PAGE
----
I would really like to accept this answer, but as I explained in comments there, it solves my problem by telling me that I should do something different from what I was doing which led me to ask the question. In other words it solves the root problem I had but not the problem the question asks about.
Basically, I wanted to autoscale a chart's Y axis when the chart is scrolled, so I thought I needed to detect the horizontal visible area, so I asked how to detect the visible area and I happened to mention why (if I didn't, the question would have been as valid; it was like extra context I gave, actually unnecessary for the question).
User @teylyn wrote that if my final goal was to autoscale, I'd be better off using another approach, which happens not to require to detect the visible area at all. But my question was about detecting the visible area, and future users will find that question when they search about visibility detection.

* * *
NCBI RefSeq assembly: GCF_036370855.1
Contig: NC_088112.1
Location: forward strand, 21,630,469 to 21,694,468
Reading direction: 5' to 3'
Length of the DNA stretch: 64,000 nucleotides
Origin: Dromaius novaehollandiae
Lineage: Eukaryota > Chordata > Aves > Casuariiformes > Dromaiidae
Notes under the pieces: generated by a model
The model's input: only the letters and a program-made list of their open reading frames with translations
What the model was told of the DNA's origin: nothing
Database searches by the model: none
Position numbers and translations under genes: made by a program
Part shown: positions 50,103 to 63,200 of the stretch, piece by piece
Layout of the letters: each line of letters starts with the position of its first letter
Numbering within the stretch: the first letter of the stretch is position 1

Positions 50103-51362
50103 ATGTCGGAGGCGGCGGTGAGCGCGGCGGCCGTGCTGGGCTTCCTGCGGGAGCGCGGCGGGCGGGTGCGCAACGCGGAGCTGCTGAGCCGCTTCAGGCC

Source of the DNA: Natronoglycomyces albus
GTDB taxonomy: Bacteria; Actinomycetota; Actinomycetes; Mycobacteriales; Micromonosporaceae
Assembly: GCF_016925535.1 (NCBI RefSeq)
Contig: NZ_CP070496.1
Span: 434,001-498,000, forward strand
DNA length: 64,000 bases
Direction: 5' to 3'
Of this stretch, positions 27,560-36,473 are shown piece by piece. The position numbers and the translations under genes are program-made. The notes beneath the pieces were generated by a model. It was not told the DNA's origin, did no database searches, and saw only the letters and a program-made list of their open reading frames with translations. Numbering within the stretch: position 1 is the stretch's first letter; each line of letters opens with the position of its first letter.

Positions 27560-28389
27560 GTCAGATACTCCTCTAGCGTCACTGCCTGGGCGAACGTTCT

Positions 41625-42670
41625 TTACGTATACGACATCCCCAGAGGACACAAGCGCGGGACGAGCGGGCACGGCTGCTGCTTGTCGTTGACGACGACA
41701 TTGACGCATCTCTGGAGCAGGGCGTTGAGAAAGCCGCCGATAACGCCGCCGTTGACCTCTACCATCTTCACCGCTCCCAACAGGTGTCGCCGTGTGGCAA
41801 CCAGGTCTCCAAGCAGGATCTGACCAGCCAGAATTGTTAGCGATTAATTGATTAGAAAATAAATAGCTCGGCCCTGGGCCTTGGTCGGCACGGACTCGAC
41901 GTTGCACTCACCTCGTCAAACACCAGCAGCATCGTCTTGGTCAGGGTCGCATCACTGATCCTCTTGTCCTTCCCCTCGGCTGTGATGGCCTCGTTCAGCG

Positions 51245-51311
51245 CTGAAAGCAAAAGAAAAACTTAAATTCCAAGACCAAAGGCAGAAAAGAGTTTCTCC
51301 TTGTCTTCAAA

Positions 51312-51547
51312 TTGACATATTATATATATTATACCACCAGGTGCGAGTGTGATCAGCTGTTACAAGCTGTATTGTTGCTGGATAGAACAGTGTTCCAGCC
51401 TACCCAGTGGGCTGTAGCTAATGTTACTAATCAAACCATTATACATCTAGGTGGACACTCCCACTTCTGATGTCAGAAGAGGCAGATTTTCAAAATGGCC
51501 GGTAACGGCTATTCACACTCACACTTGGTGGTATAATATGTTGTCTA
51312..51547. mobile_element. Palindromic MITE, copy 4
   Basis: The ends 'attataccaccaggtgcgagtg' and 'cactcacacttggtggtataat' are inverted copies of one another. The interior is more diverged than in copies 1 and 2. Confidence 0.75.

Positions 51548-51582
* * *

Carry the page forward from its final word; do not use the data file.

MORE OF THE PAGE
What's appropriate here ? My doubt that accepting that answer might be incorrect is due to the above, but if I do that (not accept that answer) it would mean that the answer's author loses points due to having been too helpful, which doesn't exactly feel right.
In this specific case I also have the option of accepting another answer from the same user, which does directly address my original question, but it's not the one that solves my root problem; it's the one that solves the problem the question asks about. It would be a way to give the author the well deserved points but it totally feels like a hack.
This meta answer by @Sobrique seems to indicate that I should not accept that answer, and although I think that the term supplicant used there was uncalled for and that it doesn't fit my question, the rest does seem to fit my case.
But the help center says Choose one answer that you believe is the best solution to your problem. and I don't know if it refers to the root problem or to the derived problem that the question asks about.